Introduction – Everyone is an owner

In light of the serious migration crisis in Nigeria, organizations are devising new ways to attract, hire and retain talent. Hence, apart from monthly salary remuneration and other benefits, organizations are offering Employee Share Based Compensations (ESBC) to their staff in order to, amongst other things, give them a sense of belonging and ownership of the organization. This work would therefore focus on providing a succinct overview of the concept of ESBCs with a view to resolving the question of what tax obligations arise from the with respect to ESBCs.

What are Employee Share Based Compensations?

Employee Share Based Compensations are options granted to an employee of a company offering the options holder the right to buy a certain amount of company shares at; a predetermined price, no price or a price below fair market value (the Exercise Price) after a specified period of time, during the course of employment (grant date). The concept of ESBCs have been referred to as novel practice in the corporate world, presenting a win-win situation for both the employer and the employee with the aim of ensuring that both sides work towards improving the value of the company, as it benefits both parties.

ESBCs may be included in employment contracts stipulating the number of shares offered, exercise price, grant date and waiting period before the stock options become exercisable (Cliff/Vesting Period). By general practice, where an employee resigns during the vesting period, he forfeits his right to exercise the stock options.  ESBCs may take the form of Employee Stock Option Plans (ESOPs), Employee Stock Purchase Plan (ESPPs) and Stock Appreciation Rights (SARs).

Taxation Obligations

The question which therefore arises is this: What tax obligations arise from the ownership of ESBCs?

To resolve this question, we would make reference to the provisions of Section 3(1)(b) of the Personal Income Tax Act which provides that tax shall be payable on:

“all salary, wage, fee, allowance or other gain or profit from employment including compensations, bonuses, premiums, benefits or other perquisites allowed, given or granted by any person to any temporary or permanent employee other than so much of any sums as expenses incurred by him in the performance of his duties, and from which it is not intended that the employee should make any profit or gain”

A quick review of the above Section shows that where any “other gain or profit from employment…” accrues, personal income tax obligations arise. As such, though not expressly stated, there exists a liability to pay personal income tax on ESBCs.

Further to this, the Lagos State Internal Revenue Service (LIRS) issued a Public Notice in 2017 clarifying the above referenced Section. According to the notice, the LIRS noted that where an employee is issued share options at prices below the market value of the stock, said employee receive a taxable benefit or gain which is taxable in the hands of the employee. Therefore, by virtue of the Notice, employers are required to compute tax on the difference between the actual share price and exercise price and remit to the LIRS. The Notice further stipulates that the obligation to deduct tax arises on the exercise date or the effective date of payment for phantom shares.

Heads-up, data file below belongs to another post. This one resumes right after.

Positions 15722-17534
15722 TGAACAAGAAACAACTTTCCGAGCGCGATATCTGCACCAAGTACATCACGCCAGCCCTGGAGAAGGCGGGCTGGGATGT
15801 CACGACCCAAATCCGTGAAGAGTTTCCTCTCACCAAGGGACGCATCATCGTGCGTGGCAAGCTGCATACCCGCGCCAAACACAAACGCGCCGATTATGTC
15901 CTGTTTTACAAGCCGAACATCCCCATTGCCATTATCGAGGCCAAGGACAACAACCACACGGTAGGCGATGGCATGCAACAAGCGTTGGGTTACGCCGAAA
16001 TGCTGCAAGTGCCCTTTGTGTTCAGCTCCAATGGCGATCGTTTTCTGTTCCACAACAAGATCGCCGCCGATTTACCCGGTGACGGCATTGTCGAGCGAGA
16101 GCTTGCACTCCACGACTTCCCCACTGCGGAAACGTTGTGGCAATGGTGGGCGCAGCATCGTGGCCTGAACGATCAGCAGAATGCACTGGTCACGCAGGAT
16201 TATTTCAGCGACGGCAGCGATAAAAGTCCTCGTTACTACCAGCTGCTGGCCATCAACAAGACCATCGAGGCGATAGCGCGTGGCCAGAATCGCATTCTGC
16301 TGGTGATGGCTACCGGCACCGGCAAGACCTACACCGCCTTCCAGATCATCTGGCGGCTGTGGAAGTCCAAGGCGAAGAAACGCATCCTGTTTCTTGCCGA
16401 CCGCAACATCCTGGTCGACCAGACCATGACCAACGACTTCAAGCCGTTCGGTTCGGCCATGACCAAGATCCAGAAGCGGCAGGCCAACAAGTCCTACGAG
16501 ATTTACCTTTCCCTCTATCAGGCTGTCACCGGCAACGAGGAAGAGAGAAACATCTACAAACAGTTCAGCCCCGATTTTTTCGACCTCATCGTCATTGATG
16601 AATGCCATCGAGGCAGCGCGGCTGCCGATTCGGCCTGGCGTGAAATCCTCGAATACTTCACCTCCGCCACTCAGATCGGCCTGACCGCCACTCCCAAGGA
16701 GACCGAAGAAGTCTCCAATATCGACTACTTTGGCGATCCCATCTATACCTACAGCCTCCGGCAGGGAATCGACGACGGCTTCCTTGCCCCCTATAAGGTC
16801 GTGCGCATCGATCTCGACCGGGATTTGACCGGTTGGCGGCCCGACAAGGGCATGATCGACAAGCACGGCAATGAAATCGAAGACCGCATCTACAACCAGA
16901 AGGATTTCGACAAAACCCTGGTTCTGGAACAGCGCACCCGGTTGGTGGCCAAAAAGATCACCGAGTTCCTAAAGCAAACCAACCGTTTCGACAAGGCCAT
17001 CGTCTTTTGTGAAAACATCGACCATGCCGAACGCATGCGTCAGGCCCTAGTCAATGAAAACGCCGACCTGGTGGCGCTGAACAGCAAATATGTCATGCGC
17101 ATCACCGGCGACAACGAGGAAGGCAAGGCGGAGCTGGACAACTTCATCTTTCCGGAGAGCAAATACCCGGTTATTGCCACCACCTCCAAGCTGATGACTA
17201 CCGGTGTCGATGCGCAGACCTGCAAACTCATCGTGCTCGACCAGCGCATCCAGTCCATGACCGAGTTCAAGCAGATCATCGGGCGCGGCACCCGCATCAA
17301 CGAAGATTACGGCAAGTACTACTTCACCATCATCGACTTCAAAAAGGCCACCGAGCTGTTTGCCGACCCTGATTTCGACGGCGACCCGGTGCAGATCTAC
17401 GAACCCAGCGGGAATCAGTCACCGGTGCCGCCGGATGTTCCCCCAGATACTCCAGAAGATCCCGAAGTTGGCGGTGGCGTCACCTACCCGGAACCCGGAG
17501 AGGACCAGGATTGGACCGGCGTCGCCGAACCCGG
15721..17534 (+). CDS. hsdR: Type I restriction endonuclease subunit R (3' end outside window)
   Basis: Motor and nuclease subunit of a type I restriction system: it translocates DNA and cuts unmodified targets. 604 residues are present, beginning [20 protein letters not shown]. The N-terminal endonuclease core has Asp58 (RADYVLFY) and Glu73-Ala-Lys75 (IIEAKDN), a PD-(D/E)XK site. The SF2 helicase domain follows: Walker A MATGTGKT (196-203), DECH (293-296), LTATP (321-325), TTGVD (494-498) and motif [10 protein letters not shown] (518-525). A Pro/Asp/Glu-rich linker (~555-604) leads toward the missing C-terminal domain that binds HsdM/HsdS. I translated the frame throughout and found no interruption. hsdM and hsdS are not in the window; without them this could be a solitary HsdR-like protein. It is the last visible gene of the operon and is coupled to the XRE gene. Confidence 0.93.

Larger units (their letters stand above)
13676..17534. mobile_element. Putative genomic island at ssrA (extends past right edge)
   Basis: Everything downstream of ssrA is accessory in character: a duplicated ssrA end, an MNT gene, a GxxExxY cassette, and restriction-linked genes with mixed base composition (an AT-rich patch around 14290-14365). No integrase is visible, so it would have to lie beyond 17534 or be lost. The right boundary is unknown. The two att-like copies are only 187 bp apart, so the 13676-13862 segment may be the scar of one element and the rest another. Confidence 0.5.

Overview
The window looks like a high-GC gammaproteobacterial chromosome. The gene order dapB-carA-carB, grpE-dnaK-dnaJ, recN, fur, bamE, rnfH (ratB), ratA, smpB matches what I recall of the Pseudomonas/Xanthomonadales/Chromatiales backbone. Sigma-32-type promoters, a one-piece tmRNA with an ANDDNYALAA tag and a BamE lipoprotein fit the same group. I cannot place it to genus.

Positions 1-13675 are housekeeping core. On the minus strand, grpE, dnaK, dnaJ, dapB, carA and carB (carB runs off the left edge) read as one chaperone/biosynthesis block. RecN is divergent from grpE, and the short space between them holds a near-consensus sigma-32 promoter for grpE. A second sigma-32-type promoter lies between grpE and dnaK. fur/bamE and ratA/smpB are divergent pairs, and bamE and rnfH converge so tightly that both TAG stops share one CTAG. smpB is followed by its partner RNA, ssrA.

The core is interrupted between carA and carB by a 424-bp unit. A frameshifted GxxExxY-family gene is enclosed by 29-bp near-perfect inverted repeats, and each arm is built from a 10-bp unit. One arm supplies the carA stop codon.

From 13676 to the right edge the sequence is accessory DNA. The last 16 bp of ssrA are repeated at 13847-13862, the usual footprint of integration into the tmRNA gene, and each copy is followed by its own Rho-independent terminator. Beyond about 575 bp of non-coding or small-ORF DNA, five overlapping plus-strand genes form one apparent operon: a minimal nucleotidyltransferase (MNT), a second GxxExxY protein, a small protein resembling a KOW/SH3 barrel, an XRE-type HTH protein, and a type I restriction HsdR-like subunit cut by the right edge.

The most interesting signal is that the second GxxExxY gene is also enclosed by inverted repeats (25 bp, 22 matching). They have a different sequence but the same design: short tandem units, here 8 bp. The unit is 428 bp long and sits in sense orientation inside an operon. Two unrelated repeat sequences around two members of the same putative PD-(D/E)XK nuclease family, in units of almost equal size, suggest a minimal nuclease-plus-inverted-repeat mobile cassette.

With respect to non-listed companies, the price per share is the net assets of the company issuing the shares (as reported in its penultimate financial statement) divided by the number of shares. In the case of phantom shares, the taxable benefit is the cash payment made to the employee. In addition, the Notice stipulates that dividends paid to individuals that are shareholders is liable to withholding tax at 10% and mandates every employer to file, alongside their annual returns, a schedule showing the information on its employee share options.

Further to the above, pursuant to the provisions Section 30(2) of the Capital Gains Tax Act, where an investor or any person (including an employee) disposes shares issued by any quoted and/or unquoted Nigerian company at a premium or profit, such disposal is ordinarily chargeable to CGT if it attains the threshold prescribed by the CGT.


From the foregoing, it is clear that notwithstanding the vagueness of the PITA as to taxation of ESBCs in Nigeria, an obligation to pay PIT on ESBCs exists. Thankfully, the LIRS’s notice expatiates and clarifies the position of the law, with particular reference to Lagos. Similarly, tax obligations arise where such shares are sold and profit is made by the employee.


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